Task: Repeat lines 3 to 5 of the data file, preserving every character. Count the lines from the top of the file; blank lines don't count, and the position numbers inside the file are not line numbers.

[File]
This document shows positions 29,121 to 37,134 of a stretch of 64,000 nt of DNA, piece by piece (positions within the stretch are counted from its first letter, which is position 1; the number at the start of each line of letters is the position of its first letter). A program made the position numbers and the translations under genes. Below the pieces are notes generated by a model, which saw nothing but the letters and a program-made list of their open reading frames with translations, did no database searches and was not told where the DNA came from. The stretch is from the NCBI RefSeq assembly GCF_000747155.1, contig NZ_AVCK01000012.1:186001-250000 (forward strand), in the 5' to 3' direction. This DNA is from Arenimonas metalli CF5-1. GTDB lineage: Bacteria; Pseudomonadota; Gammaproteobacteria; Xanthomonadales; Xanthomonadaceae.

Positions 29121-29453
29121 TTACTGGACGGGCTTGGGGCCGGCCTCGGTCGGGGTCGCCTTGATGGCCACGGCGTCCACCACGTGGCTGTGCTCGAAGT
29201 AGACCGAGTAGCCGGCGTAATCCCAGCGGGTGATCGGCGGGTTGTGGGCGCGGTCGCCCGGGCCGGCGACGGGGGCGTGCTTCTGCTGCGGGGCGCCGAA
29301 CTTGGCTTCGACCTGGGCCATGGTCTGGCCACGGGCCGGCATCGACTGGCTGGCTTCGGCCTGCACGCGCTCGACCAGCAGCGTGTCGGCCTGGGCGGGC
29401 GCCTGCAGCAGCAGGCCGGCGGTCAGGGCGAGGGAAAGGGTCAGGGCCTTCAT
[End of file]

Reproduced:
29121 TTACTGGACGGGCTTGGGGCCGGCCTCGGTCGGGGTCGCCTTGATGGCCACGGCGTCCACCACGTGGCTGTGCTCGAAGT
29201 AGACCGAGTAGCCGGCGTAATCCCAGCGGGTGATCGGCGGGTTGTGGGCGCGGTCGCCCGGGCCGGCGACGGGGGCGTGCTTCTGCTGCGGGGCGCCGAA
29301 CTTGGCTTCGACCTGGGCCATGGTCTGGCCACGGGCCGGCATCGACTGGCTGGCTTCGGCCTGCACGCGCTCGACCAGCAGCGTGTCGGCCTGGGCGGGC